One of the most debated elements centers on exactly how convenient it will be to buy a pint if it passes.
Last year, under Initiative 1100, bottles of bourbon and other distilled spirits could have been sold wherever beer and wine were available. That added up to roughly 5,000 places including convenience stores and mini-marts.
Initiative 1183 tries to get that number way down. It requires retailers have at least 10,000 square feet to be eligible for a license. Proponents say this ensures mini-marts are out and only larger grocers and the big-box stores such as Costco and Wal-Mart will qualify.
But opponents say that's not true. The measure allows the state Liquor Control Board to grant a license to a convenience store in an area which has no large retailer. Wording is loose enough where it could bring liquor into small stores in a more urban area where there's major markets.
The state Office of Financial Management estimates as many as 1,428 places will wind up with licenses including the 328 state-owned and contract liquor stores. The state-owned stores likely will be sold to private business owners. It doesn't try to predict how many conveniences markets in rural areas will seek an exemption.
"Whether it will be 1,000 of them or 500 of them, it will be sold in convenience stores and mini-marts," said John Guadnola, a Tacoma attorney and spokesman for the Washington Beer & Wine Wholesalers Association, which opposes the measure.
Opponents are warning voters their communities could be less safe if hard liquor becomes more readily available. They talk of an increase in alcohol-fueled accidents and violence as well as a spike in teen drinking.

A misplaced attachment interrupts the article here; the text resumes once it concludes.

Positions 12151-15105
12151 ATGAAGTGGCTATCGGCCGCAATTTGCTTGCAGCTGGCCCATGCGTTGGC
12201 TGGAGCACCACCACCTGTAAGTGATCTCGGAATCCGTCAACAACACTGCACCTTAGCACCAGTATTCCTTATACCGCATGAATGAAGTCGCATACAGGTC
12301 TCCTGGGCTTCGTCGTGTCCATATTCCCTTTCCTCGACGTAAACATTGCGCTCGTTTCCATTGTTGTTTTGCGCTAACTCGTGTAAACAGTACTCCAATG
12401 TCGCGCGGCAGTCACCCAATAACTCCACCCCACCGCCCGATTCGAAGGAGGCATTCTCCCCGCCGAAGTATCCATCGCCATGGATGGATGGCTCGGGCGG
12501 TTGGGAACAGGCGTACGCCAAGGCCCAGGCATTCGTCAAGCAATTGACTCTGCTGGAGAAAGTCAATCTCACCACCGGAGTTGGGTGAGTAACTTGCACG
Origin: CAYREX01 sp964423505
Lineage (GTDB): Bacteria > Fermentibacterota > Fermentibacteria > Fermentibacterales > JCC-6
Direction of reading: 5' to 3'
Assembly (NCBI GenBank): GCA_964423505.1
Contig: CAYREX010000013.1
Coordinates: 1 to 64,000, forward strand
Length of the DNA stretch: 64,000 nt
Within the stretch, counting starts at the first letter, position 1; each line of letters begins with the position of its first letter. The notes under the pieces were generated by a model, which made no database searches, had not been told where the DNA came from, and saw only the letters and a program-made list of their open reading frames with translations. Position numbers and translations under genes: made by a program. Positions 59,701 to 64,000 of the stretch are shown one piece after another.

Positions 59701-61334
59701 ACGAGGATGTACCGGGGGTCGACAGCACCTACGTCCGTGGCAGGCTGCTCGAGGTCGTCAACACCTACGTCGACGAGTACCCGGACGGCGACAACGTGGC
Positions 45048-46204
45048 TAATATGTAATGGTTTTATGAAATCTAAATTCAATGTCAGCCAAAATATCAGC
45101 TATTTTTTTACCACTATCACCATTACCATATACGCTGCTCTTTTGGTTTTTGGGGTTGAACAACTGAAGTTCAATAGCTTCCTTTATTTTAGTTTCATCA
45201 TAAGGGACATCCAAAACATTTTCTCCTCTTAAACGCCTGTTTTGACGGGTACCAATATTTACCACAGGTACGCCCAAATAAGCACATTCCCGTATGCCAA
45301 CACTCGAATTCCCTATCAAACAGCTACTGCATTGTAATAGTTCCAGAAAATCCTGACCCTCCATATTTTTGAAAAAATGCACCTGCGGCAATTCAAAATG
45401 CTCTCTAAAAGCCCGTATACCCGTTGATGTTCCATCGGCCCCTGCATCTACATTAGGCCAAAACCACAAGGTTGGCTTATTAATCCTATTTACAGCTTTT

"Will more teenagers get their hands on liquor? I think that's inevitable," Fryer said.
Kathryn Stenger, spokeswoman for the Yes on 1183 campaign, said the initiative doubles penalties for those cited for selling to minors. And she said if more revenue is generated, as expected, lawmakers will almost certainly spend it to prevent any increase in illegal sales.
"That should give voters greater peace of mind," she said.
And Stenger doubts public safety is the real motive for the Wine and Spirits Wholesalers of America donating nearly $6 million to the opposition campaign. The group prefers a privatization model in which the state continues to sell booze and their members are the ones allowed to distribute it, she said.
"They don't care about protecting our communities," she said. "They care about protecting their profits."
Initiative proponents are careful not to promise lower prices -- for drinks, bottles or fifths. They figure it will happen when competition is unleashed
"I cannot believe that private industry won't sell liquor more competitively," she said.
Lower prices won't cause consumption to soar, Symms said.
"Do I think that if we reduce the cost people will go out and get hammered? I don't think that," she said. "I just don't see how it will increase the amount of alcohol people drink. I don't believe there is going to be any more problems with alcohol."
Guadnola said if you add up the claims of proponents, it's too good to be true.
They claim more selection, more convenience, lower prices and the state will get more money without any increased risk to the public's safety, he said.